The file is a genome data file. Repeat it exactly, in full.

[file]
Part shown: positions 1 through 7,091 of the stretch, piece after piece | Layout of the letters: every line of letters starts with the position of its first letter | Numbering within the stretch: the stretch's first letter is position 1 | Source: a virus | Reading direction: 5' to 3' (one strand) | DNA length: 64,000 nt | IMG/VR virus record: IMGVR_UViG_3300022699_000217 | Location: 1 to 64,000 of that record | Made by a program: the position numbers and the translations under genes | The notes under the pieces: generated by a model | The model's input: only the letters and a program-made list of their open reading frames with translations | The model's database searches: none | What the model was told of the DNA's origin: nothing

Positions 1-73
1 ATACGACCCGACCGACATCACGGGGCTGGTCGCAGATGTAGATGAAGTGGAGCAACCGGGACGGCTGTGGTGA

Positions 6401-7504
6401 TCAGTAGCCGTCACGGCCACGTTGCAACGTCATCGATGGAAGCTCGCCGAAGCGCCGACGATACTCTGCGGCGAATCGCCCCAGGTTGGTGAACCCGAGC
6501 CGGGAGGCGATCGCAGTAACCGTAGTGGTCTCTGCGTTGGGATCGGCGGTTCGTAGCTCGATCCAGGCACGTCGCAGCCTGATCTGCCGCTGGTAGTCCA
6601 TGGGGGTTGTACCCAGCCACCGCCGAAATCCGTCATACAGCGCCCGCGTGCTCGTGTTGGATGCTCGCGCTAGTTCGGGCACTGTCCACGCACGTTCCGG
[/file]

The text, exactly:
Part shown: positions 1 through 7,091 of the stretch, piece after piece | Layout of the letters: every line of letters starts with the position of its first letter | Numbering within the stretch: the stretch's first letter is position 1 | Source: a virus | Reading direction: 5' to 3' (one strand) | DNA length: 64,000 nt | IMG/VR virus record: IMGVR_UViG_3300022699_000217 | Location: 1 to 64,000 of that record | Made by a program: the position numbers and the translations under genes | The notes under the pieces: generated by a model | The model's input: only the letters and a program-made list of their open reading frames with translations | The model's database searches: none | What the model was told of the DNA's origin: nothing

Positions 1-73
1 ATACGACCCGACCGACATCACGGGGCTGGTCGCAGATGTAGATGAAGTGGAGCAACCGGGACGGCTGTGGTGA

Positions 6401-7504
6401 TCAGTAGCCGTCACGGCCACGTTGCAACGTCATCGATGGAAGCTCGCCGAAGCGCCGACGATACTCTGCGGCGAATCGCCCCAGGTTGGTGAACCCGAGC
6501 CGGGAGGCGATCGCAGTAACCGTAGTGGTCTCTGCGTTGGGATCGGCGGTTCGTAGCTCGATCCAGGCACGTCGCAGCCTGATCTGCCGCTGGTAGTCCA
6601 TGGGGGTTGTACCCAGCCACCGCCGAAATCCGTCATACAGCGCCCGCGTGCTCGTGTTGGATGCTCGCGCTAGTTCGGGCACTGTCCACGCACGTTCCGG